Well actually the mixing chamber is a bit different and you have to use hoses rated for propane or the gas will break down the rubber. The propane cutting set up I have will cut through 5" of steel faster and easier than my oxy/acetylene outfits. Propane will burn cleaner and as hot if not hotter if set up properly. Uses WAY more oxygen to achieve this though.
     
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  12. Tully Mars

    Tully Mars Metal weldin' monkey Site Supporter+


    Haven't got to the plasma cutters yet..;)
     
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  13. ghrit

    ghrit Ambulatory anachronism Administrator Founding Member

    What's been your experience with MAPP gas?
     
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  14. Tully Mars

    Tully Mars Metal weldin' monkey Site Supporter+


    My first portable was a 70's big 40! EXCELLENT machine for most anything except for pressure pipe. Doesn't "dig" like a dc machine does-Lincoln pipeliners are a dc GENERATOR type machine vs the Miller Big series which are AC machines. The big 40 runs low/hydrogen rod(7018) like a friggin dream. Parts are everywhere for them if you need, LMK. Not sure what your aux power rating is on that machine, but should supply a good bit of power.

    All is not lost on your 3 phase machine. Contact Granger or Graybar Electric for a phase converter I think they are called(not 100% on the correct term) It will take your single phase and do voodoo to make it 3 phase. I have no idea how they work, just know that they do.
     
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  15. Tully Mars

    Tully Mars Metal weldin' monkey Site Supporter+

    MAPP Gas is good for smaller projects IMO. It's clean, burns hot, works great for silver soldering firearm parts with the right tip..;) Down side is in a lot of places its expensive for larger projects.
     
    Last edited: Jan 28, 2015
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  16. ghrit

    ghrit Ambulatory anachronism Administrator Founding Member

    I asked because on a couple power plant construction contracts, we piped it thruout the plant to save the effort of moving oxy-acet bottle carts all over. (Served the system from bottle banks out in the yard.) Didn't use it so much for welding, but sure did for cutting and burning on both structural steel and pipe.
     
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  17. KAS

    KAS Monkey++

    Mapp gas and propane is what is used for scrapping in the south ...Also use also of liquid oxygen which is a pain in the ass cause u loose most of it do to the outside air temp!
    We must get differnt batches of torches down here cause all we do with out torches is change the tips and let her rip potato chip...

    Of corse we have been know to do things a little ass backwards down here
     
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  18. Airtime

    Airtime Monkey+++ Site Supporter

    Nope, I wouldn't really put a plasma cutter in the category of "basic metal working." And I would suggest that if one has a gas torch, then metal can be cut and a higher priority would be for bench grinders (I have several but two is good, one with course and fine grit wheels and one with wire wheel and buffing wheel), drill press, hand tools (that would be a good list to start), dovetail mill and maybe even a lathe and air compressor. Then consider a plasma cutter if space, funds and wife permit. They are very nice.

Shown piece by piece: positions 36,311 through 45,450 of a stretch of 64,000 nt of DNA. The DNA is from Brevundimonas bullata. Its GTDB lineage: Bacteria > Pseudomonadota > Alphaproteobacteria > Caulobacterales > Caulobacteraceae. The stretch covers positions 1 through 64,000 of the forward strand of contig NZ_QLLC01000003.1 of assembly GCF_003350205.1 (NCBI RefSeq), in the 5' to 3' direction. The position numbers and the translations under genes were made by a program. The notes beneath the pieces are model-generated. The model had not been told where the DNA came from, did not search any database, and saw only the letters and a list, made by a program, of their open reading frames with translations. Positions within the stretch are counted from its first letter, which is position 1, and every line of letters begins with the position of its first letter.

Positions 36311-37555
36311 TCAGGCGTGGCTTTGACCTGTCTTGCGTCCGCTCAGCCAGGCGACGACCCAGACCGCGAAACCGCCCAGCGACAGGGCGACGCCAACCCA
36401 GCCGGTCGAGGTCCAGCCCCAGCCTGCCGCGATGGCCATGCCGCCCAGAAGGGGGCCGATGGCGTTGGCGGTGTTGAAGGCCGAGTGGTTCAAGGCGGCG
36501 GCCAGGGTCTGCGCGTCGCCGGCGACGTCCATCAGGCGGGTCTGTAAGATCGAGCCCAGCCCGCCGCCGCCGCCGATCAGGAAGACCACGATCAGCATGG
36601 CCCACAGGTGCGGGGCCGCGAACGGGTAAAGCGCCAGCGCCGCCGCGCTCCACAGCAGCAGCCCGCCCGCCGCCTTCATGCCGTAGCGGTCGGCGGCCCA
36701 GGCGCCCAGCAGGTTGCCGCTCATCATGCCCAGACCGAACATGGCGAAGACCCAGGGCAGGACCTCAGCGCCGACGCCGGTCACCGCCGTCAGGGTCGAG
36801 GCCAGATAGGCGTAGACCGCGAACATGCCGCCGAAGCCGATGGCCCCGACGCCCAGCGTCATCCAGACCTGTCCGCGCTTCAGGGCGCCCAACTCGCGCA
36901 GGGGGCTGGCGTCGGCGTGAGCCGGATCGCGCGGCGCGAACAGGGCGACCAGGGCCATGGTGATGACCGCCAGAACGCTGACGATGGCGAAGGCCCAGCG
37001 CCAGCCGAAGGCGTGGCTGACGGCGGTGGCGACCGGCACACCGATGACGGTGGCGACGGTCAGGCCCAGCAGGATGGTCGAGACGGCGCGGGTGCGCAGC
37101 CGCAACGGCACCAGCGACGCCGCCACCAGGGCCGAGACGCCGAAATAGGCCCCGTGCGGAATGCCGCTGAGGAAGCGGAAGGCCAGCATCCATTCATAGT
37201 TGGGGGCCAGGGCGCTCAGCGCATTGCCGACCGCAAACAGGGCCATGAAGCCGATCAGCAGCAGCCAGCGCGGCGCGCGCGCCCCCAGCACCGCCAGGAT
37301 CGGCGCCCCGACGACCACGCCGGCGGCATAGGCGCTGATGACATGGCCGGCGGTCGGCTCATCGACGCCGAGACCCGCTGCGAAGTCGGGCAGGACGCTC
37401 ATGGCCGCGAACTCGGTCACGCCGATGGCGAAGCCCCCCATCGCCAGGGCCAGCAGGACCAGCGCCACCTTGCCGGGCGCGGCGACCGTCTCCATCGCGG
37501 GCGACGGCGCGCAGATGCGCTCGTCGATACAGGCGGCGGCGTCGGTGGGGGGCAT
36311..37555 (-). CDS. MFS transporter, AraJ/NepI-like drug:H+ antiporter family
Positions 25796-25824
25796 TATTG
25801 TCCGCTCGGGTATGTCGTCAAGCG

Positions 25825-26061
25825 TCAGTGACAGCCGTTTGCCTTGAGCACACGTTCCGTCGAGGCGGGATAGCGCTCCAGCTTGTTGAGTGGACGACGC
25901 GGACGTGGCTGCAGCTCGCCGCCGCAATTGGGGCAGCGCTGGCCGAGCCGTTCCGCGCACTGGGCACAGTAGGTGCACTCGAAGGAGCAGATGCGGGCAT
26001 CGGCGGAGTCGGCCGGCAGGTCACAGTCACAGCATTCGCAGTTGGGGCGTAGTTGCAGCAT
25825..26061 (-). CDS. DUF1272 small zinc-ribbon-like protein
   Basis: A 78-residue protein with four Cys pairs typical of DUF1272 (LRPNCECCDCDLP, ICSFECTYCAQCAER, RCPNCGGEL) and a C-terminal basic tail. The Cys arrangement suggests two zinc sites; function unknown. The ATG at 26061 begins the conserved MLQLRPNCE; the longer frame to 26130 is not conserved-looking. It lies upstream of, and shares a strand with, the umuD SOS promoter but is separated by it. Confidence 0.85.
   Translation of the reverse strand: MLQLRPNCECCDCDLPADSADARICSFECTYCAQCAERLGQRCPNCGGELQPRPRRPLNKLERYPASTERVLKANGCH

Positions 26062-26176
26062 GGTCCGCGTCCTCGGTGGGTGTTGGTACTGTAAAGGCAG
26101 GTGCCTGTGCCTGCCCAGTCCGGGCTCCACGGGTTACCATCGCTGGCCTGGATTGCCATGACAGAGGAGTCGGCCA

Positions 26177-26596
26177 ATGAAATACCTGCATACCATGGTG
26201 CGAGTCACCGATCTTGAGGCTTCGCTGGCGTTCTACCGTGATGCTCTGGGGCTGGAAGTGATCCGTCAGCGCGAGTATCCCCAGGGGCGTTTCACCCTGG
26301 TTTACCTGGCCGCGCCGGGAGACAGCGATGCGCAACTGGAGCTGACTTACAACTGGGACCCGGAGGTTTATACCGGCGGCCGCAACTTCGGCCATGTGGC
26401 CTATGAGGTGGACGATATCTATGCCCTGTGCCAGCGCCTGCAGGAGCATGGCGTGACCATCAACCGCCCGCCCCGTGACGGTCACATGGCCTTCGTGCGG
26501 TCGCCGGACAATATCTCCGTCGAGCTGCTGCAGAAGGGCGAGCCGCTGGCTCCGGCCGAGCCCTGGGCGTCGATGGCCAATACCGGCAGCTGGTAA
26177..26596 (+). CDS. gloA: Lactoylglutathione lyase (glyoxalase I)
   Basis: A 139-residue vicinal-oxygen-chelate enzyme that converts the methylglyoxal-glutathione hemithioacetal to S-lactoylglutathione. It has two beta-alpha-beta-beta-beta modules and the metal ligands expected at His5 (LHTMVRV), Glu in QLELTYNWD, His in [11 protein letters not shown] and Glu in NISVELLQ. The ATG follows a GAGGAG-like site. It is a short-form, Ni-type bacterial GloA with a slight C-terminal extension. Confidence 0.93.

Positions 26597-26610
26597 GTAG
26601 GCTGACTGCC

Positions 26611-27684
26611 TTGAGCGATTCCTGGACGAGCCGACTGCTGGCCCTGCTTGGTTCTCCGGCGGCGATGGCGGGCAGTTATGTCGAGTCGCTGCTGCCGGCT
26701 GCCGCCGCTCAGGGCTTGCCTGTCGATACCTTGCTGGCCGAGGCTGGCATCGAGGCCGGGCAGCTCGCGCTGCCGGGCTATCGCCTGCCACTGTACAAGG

Two thoughts on plasma from a survival perspective.
    1. They have lots of electronics, especially the inverter based units that are nice and small, easy to use and very efficient. EMP could render them junk but you don't have to keep it out and plugged in all the time. Store it in a metal box/case and it should be good to go.
    2. They only need electricity to power them and an air compressor. No propane, acetylene, oxygen, map, whatever. So as long as you have a generator or other power generation capability and compressed air storage capability if you can't run both a compressor and plasma cutter simultaneously, then you can still cut metal.

    I recently bought a small Miller Spectrum 375 that is oh so sweet.
    Spectrum 375 X-TREME with XT30 Torch - Plasma Cutter - Miller Welding
    It is rated to readily cut 3/8" steel at a reasonable speed and if needed, can be coaxed up to 5/8" by going slow (and truth be told pushed a bit past that even). It only weighs like 20 pounds and is about the size of a shoe box my boots came in. What's extra nice, is I can run it off a 240 circuit or with some reduced capability run off 120 volts. I specifically chose this with grid down operation in mind, so it was both a prep and a tool to use now, hard to beat that rationalization though the wife wasn't convince. The duty cycle on 240 volts is 35% which isn't make a living with this rating but for a farm, small machine shop, hobbyist, it is just fine.

    I am confident that Lincoln, Hobart and Esab (the big four) make similar machines. Again you want a name brand so 15 years from now you can still get the consumables that these require or sell it easily if you really mess up and have to buy the wife jewelry to salvage your love life.

    Have fun.
    AT
     
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  19. scrapman21009

    scrapman21009 Chupacabra Hunter

    The good thing about propane is that you can get it anywhere if you run out on the weekend. Around here gas shops are M-F only, Ace hardware has kept me up and scrapping all weekend long a few times;)
     
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  20. Tully Mars

    Tully Mars Metal weldin' monkey Site Supporter+


    This is a bit bigger than mine its a newer model mine is a 75 series that will cut 3/4" and sever 1"-actually I have cut over 1" with new tips and going really SLOW. Hypertherm
     
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  12. dragonfly